A school in Essex has told its pupils they will be banned from the classroom if they turn up for lessons with 'Joey Essex' haircuts.
The Only Way is Essex star is currently sporting a 'pompadour' style, with a large bouffant to the top of his head, and a shaved look to the sides and back.
The Mail reports that mums and dads of kids at the Billericay School have had a letter home saying that if their children have TOWIE inspired 'extreme haircuts', they will be banned from lessons.
One parent, who asked to remain anonymous, told reporters that Joey's current style has been around forever - even sported by Elvis in his day.
"I can understand banning some extreme haircuts but this is just ridiculous. This haircut has been about since the 50s and it didn't hey even shock people then," the parent said. "There is nothing extreme about it but I'm not prepared to risk my boy's education over a haircut."
Headteacher Sue Hammond said in her letter that the school's uniform policy clearly outlined what hairstyles were suitable for school - and Joey's pompadour was not one of them.
"Our school uniform policy provides clear guidelines as to those hairstyles which are acceptable in school and those which are not," she wrote. "I would ask for your support in refraining from allowing your son to cut his hair into an extreme version of the style as, if he does, he will be unable to attend mainstream lessons until such time as his hair has grown out."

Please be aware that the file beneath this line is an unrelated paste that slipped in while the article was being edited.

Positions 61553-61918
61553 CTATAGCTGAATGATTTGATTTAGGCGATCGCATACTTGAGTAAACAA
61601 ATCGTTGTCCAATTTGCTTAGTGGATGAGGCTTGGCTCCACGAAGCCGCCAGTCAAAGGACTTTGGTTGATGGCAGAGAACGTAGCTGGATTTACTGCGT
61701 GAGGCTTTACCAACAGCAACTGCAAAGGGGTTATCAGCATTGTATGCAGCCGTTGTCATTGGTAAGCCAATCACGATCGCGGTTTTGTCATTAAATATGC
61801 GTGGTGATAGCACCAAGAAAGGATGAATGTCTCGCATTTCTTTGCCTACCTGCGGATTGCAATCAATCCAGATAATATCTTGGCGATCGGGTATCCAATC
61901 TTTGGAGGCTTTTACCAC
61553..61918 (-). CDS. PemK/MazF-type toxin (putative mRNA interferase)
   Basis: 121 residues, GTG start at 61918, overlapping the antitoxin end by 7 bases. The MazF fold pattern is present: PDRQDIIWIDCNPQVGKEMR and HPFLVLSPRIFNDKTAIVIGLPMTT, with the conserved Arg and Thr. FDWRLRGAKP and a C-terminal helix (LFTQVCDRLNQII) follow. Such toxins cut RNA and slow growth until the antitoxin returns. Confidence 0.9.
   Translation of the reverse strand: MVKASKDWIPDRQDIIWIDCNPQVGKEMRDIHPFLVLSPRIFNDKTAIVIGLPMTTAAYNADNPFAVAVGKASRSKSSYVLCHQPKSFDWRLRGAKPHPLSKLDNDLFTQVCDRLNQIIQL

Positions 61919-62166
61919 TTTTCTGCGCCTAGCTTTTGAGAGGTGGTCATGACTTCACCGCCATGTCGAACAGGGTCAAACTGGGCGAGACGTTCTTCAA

So desperate are staff to keep the Joey Essex style out of their school, they have even told local barbers that anything shorter than a grade two on the sides will not be acceptable for their pupils.
John Revell from the Billericay Barber Shop told the Mail he had been contacted by the school, but would continue to cut hair however his customers requested it.
"I'm not prepared to lose customers over it - I would do whatever they ask," he said. "We do warn the lads now, but if you don't do the cut, there are plenty of other barbers who would."
Local councillor Phil Turner leapt to the school's defence and said it was not a 'draconian measure but a plea for pupils to look nice'.
"I understand what the school is saying," he said. "Some people are taking a bit of a liberty, not everyone, so the school is saying 'can you be sensible about this?' There is a fine line between what is acceptable and what isn't."
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